Week 9: The Guest List by Lucy Foley


It’s a whodunnit! I haven’t read one of these in some time, and it was fun to read. Thanks @wolfechelsea for the swap! The set up of the book is very enjoyable– the chapters are broken up into the characters with interspersed chapters that were written in third person based on The Wedding Night, which is the premise of the story. On a deserted island in Ireland, a British couple (the bride is half Irish– her estranged father is Irish and ‘part of her reason’ for choosing the location, though he makes quite a speech at the wedding- wow) has a lavish private event, since the groom is a ‘celebrity.’ He definitely thinks he’s one.

There’s a lot of history, secrets, jealousies and other gossip-like details that keep the reader engaged. There is a murder on the island during the wedding– no spoilers!

The way the book is set up you are moving through the wedding weekend in a nonlinear fashion, making each chapter a kind of stand alone perspective that builds. The chapters are all pretty short, too, which made it easy for me to breeze through in just a few days.

If you’re looking to give your brain a break from reality, this book will take you to a spooky old Irish place with people doing weird stuff behind each other’s backs. For example, the bride has a tendency to smash things in a way to release her anger. After an argument with her father on the day of the wedding, she goes back to her room and smashes a vase against the wall, then cleans it up. Explains that she’s been doing this for years but has tried to keep it under control. There’s a lot of interesting character traits that I’m still percolating on early Saturday morning.

Thanks again to Chelsea for giving me a book I would have otherwise never read- I really enjoyed this deviation from my stack!

I forgot I have Jim Carrey’s book, which seems another great opportunity to escape the here & now, and embrace the last week of summer reading.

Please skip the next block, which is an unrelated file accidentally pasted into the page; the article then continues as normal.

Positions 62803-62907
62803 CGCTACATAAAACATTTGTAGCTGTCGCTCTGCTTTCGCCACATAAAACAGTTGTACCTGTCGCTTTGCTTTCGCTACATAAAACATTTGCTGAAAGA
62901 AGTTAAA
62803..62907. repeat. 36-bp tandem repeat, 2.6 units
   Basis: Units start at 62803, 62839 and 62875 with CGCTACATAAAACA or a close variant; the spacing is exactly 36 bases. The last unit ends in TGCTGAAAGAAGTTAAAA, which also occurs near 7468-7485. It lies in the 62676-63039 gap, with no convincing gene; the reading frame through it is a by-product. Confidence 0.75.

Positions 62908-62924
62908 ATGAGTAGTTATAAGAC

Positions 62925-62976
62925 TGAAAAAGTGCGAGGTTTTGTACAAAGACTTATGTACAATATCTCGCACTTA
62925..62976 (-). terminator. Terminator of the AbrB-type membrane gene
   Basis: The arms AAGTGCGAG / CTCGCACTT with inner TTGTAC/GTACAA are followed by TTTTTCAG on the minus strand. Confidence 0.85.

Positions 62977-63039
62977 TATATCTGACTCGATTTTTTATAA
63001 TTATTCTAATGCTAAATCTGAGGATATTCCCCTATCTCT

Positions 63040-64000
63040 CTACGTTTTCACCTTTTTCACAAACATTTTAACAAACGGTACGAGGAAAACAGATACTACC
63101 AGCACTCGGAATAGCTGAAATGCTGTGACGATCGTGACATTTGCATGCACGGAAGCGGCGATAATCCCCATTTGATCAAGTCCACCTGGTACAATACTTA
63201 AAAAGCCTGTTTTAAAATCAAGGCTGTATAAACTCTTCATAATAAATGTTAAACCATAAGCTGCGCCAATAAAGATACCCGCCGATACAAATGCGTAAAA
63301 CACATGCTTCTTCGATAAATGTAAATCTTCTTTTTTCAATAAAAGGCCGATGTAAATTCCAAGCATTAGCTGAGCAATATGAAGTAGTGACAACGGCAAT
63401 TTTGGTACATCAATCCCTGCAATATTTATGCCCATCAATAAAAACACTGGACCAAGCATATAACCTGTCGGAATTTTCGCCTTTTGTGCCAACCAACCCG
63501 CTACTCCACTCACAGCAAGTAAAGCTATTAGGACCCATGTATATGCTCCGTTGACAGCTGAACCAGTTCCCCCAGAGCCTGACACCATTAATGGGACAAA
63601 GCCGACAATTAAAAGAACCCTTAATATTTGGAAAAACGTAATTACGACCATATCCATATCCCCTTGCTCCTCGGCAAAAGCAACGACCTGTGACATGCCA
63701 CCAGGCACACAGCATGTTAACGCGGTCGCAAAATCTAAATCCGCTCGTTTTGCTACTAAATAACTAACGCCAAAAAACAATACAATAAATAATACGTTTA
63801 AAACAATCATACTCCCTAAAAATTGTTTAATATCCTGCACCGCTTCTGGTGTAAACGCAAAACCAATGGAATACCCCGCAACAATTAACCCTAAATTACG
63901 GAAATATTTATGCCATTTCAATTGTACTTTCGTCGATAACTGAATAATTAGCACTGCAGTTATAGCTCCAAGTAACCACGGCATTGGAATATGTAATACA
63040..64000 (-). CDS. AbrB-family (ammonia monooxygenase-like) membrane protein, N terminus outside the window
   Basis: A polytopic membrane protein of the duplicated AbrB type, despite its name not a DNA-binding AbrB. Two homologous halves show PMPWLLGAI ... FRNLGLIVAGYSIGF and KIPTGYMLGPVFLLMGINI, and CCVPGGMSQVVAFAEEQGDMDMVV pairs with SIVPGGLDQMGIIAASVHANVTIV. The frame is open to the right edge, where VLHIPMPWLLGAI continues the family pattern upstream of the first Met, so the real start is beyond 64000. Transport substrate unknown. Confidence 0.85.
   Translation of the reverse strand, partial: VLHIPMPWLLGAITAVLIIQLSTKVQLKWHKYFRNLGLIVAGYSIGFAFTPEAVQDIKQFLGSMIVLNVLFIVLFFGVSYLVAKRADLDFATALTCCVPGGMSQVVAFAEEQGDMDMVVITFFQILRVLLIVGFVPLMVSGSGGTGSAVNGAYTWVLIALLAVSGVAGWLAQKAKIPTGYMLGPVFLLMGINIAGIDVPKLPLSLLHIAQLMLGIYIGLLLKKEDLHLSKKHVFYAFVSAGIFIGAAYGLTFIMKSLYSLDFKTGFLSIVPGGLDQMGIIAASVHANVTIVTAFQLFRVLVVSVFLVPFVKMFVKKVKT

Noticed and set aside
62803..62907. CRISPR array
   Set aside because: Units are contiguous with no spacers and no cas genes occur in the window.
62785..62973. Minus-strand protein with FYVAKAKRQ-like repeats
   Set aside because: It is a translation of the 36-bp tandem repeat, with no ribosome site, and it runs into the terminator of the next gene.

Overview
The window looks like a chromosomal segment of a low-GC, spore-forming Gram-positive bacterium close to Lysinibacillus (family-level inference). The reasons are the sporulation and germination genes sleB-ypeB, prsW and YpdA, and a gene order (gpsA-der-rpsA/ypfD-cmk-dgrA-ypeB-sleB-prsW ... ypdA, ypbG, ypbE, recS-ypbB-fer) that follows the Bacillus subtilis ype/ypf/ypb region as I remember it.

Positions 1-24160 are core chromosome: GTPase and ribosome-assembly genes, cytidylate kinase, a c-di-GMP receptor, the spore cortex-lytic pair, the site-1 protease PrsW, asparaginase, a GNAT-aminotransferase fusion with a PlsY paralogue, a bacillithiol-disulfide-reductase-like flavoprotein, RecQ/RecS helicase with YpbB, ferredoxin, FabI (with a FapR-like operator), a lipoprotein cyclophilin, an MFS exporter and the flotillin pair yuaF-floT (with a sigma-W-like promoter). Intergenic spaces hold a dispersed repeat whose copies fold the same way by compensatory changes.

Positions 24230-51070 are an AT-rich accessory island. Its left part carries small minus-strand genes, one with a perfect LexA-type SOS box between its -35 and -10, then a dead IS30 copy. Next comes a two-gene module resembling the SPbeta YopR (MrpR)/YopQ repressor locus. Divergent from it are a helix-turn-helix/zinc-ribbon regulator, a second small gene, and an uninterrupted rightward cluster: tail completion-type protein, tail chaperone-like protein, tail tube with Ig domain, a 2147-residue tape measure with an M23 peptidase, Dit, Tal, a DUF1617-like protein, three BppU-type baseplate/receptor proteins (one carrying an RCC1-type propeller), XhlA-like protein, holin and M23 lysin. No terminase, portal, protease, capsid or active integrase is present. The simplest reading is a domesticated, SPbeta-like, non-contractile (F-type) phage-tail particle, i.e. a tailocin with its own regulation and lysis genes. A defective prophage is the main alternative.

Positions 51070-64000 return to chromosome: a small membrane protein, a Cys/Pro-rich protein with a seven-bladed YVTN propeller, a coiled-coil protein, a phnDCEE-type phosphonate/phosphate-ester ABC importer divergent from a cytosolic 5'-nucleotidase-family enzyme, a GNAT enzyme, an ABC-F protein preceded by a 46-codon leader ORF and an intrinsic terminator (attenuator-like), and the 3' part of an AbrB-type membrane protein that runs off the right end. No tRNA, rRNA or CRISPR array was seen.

8 comments on “Week 9: The Guest List by Lucy Foley”

  1. B, I just this morning heard a quote from Tom Clancy: the difference between reality and fiction is that fiction makes sense. Doesn’t fit experimental fiction, but I take his point.

    Liked by 2 people

  2. I haven’t read a mystery in a long time. My mother loved them, and passed her enthusiasm on to me. So much is open-ended these days. The fun of a murder mystery for me is that I know that in a traditional mystery there will be resolution at the end of the story, and I can try to find the clues along the way to solve the case. A well crafted mystery is an entertaining challenge.

    Liked by 2 people

    1. I went to a birthday party in January this year where the guest of honor, her 70th, asked visitors to take things from her home– art, books, other things. She is an artist and quite prolific. I got a bunch of cat mysteries that I sent to Brian as well as a line drawing of her sitting with her cat. Whenever I think of mysteries, I think of her.

      Liked by 1 person

  3. I’m glad you enjoyed it! We just finished moving and I can’t wait to pick up the book you sent! You were right, it looks intimidating, but it also sounds interesting so I can’t wait!


  4. I recently finished The Guest LIst. It was hard for me to sympathize with any of the characters so they all were possible suspects to the very end. It was quite a wedding!


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